Cannon Camcorder – Cannon Battery Charger with a USB Power Bank

cannon battery charger

In addition to this, I also run a YouTube channel (ExtremeDIY). Many of my projects are intensive in terms of time. I use a Cannon camcorder and quite often I find that the camera runs out of power. Usually, way before I am done with whatever task I happen to be doing. I came up with the idea of using a USB power bank as an external Cannon battery charger.

The Cannon Battery Charger Challenge

This presents a few challenges. USB power banks have a 5vdc output. Most cameras are a few volts north of that. Many of the Cannon and Sony cameras need an 8.4vdc source to charge or run the camera. I did some research and did find some information on doing this. Most of it was bad. It seems that the brute force approach was the most common recommendation.

Most involved soldering wires directly to a USB plug, then praying for a good outcome. One thing I didn’t want from a USB battery charger is to destroy my Cannon camcorder! So I did more research and came up with a way to use a high capacity power bank to safely feed my camera.

The Cannon Camcorder Solution with a USB Power Bank

The key to success was to step up the 5vdc from the USB to 8.4vdc. I found a great converter and used that for this project. Here is a list of the components I used. There are affiliate links to the actual parts I used at the end of this article.

  • Voltage Converter
  • Project Box
  • 10,000mah USB Power Bank
  • 3.5 x 1.3 mm Plug
  • old USB cable
  • Cable Ties
  • Self Sticking Velcro Tape (two sided)

The USB power pack I found is especially convenient. It has a built in charger and a fold out plug so you can plug it directly into a wall socket to recharge. The overall package is not only portable, but is fairly self-reliant.

Building the USB Cannon Camera Charger

Preparing the Project Box

The first step was to get the project box ready. I did this by drilling two different size holes on either side. I basically matched the drill bit size just slightly larger than the cable that would go into it. So the side with the USB cable was drilled out to 3/16” and the side with the actual charger cable was drilled out to 1/8”.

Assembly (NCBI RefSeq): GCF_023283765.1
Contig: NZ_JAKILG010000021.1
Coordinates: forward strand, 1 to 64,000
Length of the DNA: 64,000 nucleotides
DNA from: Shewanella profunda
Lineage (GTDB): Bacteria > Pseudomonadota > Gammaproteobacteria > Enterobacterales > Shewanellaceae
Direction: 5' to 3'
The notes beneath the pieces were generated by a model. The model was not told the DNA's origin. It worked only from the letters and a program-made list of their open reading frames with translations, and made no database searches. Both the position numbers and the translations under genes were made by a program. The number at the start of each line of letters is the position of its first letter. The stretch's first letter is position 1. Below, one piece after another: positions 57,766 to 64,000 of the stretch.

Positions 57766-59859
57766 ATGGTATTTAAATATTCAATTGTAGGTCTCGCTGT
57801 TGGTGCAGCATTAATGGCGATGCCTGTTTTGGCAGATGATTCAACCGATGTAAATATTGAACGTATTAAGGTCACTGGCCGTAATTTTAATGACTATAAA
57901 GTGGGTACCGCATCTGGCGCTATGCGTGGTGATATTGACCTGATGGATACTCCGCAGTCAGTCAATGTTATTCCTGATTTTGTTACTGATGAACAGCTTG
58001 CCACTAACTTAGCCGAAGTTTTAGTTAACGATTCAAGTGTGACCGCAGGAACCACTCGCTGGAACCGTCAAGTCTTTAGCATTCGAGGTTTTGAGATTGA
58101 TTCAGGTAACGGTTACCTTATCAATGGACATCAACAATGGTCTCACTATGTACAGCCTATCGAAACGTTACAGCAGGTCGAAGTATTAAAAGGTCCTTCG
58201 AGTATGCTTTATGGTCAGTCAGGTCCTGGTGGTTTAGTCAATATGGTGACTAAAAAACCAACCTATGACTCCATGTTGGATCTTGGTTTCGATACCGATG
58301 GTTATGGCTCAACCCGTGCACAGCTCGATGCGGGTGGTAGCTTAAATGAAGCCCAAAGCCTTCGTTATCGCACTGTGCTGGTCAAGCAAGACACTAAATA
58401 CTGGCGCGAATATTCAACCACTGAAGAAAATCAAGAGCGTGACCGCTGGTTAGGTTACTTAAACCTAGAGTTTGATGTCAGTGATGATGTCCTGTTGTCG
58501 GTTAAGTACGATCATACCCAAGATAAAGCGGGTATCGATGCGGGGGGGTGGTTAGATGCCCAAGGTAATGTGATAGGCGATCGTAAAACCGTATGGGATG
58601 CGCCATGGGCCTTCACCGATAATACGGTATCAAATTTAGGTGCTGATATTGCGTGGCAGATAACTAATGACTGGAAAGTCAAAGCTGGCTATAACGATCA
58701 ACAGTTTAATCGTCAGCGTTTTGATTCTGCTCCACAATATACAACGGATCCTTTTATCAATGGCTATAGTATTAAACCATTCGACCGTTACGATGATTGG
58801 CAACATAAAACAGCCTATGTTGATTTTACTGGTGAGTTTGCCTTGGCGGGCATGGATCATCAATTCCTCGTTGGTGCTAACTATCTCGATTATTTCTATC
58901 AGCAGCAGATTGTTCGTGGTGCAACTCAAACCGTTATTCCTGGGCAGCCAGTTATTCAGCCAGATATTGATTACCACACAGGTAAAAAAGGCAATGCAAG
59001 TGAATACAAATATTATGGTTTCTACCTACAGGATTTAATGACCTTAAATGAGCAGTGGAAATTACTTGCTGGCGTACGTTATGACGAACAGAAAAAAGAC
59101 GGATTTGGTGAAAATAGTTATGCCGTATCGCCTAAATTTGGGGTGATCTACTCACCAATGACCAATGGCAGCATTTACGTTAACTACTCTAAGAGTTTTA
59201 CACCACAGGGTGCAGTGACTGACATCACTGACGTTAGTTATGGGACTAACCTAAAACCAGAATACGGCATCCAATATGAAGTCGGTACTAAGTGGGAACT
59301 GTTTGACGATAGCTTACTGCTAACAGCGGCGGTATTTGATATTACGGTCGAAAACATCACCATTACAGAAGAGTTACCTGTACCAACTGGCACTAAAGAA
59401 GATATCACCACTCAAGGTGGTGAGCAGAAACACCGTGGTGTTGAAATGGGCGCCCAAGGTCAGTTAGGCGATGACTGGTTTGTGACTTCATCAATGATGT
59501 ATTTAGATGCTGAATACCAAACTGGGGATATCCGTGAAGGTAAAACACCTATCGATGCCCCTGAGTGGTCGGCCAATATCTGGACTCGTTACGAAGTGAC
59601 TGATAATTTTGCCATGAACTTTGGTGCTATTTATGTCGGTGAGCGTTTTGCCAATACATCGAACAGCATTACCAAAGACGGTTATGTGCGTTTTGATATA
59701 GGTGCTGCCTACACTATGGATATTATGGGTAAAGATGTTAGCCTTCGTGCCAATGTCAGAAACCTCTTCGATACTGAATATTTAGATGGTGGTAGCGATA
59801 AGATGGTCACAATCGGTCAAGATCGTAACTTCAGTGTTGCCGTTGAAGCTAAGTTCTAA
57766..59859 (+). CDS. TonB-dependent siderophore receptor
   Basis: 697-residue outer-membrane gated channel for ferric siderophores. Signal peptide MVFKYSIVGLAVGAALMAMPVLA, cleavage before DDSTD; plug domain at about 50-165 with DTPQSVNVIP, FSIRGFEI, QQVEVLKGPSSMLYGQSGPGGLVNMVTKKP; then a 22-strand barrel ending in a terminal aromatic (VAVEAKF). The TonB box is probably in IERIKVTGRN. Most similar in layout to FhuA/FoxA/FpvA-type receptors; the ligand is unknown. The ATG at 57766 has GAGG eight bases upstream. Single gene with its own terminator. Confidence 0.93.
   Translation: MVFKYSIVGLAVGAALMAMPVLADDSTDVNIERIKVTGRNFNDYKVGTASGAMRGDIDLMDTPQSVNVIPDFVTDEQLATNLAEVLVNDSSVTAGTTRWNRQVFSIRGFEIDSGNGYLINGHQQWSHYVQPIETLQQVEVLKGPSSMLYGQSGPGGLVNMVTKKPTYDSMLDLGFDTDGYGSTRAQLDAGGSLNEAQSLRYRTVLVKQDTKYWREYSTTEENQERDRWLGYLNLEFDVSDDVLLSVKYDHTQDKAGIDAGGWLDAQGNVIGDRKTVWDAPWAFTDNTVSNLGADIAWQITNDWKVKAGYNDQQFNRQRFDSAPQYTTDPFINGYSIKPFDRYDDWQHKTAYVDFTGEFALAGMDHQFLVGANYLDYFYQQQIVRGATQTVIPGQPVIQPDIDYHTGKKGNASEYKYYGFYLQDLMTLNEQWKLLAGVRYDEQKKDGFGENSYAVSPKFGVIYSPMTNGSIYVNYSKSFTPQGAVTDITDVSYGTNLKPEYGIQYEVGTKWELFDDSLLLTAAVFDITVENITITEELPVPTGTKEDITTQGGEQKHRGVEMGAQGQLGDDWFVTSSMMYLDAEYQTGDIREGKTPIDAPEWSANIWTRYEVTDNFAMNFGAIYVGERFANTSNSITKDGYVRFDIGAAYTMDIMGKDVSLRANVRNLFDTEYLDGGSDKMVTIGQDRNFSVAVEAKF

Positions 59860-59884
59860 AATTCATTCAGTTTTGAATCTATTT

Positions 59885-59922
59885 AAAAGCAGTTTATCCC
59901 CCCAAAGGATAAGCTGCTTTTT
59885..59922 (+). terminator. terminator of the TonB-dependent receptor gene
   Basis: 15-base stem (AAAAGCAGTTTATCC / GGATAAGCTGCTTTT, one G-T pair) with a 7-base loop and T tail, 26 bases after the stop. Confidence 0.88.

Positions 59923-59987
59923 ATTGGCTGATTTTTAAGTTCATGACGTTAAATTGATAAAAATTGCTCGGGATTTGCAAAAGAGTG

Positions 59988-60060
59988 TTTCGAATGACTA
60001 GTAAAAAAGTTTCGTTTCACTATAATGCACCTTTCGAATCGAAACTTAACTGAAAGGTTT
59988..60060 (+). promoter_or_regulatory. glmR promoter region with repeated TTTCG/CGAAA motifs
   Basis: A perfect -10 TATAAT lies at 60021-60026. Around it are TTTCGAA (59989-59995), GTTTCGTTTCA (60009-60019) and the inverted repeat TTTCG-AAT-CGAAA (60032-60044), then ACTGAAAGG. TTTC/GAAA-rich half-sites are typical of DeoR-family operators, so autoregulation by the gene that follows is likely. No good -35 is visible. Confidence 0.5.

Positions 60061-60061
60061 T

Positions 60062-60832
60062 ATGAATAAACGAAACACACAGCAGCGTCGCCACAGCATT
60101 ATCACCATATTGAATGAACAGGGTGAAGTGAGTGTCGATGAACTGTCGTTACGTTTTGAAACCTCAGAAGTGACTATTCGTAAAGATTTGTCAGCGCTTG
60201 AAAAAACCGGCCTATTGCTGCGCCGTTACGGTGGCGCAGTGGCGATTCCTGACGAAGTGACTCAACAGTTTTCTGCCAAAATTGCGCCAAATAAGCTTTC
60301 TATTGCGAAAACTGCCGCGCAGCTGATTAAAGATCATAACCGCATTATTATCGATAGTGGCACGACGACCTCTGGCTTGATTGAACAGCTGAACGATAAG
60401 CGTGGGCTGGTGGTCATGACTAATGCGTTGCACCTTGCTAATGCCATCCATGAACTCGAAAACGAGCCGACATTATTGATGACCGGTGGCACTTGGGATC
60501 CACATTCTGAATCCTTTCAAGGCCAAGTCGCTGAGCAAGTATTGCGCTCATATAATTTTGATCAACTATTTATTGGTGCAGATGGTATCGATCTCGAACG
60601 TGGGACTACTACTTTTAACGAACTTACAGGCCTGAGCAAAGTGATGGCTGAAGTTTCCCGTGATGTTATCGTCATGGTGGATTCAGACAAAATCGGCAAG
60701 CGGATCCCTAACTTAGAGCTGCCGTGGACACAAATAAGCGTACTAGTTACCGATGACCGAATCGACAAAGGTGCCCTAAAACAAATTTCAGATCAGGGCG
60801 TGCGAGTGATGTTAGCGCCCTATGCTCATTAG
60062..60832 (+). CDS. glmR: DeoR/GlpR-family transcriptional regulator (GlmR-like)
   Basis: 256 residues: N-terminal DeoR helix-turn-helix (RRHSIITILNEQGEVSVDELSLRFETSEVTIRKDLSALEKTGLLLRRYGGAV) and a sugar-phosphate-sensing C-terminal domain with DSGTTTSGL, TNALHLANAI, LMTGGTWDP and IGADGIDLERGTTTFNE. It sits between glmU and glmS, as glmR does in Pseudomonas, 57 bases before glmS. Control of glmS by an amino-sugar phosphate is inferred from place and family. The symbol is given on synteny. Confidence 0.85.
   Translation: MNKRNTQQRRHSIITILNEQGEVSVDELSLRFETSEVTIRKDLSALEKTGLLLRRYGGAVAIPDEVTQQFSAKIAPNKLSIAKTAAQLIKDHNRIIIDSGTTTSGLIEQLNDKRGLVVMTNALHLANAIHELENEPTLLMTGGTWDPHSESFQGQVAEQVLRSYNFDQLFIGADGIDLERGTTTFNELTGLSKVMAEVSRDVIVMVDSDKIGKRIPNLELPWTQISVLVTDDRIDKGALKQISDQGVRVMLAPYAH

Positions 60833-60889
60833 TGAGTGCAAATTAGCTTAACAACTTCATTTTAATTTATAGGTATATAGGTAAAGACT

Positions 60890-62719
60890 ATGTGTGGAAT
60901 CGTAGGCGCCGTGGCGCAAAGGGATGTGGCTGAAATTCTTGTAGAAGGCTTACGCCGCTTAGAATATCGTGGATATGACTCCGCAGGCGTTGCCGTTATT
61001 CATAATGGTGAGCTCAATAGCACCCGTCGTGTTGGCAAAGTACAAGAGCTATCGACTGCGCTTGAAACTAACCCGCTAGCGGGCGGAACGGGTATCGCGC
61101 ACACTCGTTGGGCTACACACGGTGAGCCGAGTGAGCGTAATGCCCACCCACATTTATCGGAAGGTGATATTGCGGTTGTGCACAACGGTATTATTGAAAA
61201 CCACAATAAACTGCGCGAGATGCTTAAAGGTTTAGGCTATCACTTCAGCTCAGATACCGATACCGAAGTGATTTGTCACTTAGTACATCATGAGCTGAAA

This project box had mounting points. Unfortunately, they do not line up directly with the mounts on the voltage step up converter. I ended up using thick two sided 3M tape to mount the board to the box. Putting down three layers of tape gave me the perfect fit.

Connecting the Wiring

Connect the Input USB Wire

Next, connect the USB cable to the “IN’ side of the circuit board. Cut the USB cable so that you have about 8” of cable to work with. Carefully strip the cable. You want to get rid of all the shielding and the two data wires. The only two wires you’ll be concerned with are the red and black wires. These are the 5vdc feed from the USB port on the battery pack.

You’ll want to strip these two wires so that you have about ½” of bare wire. Twist the ends of the wire together and fold it back on itself. Before going any farther, slide some shrink tubing over the wires so that part of it covers the sheathing. Shrink the tubing down to help keep everything together.

Now you can slide the wires into the project box. At this point you’ll want to connect the wires to the voltage converter. The converter is marked with “+in” and “-in”. In DC circuits, red is always positive and black is negative. So you will want to connect the red to the “+in” and the black to the “-in”. This converter has screw connectors so you won’t have to bother with soldering anything.

Test your Connection to the Battery Pack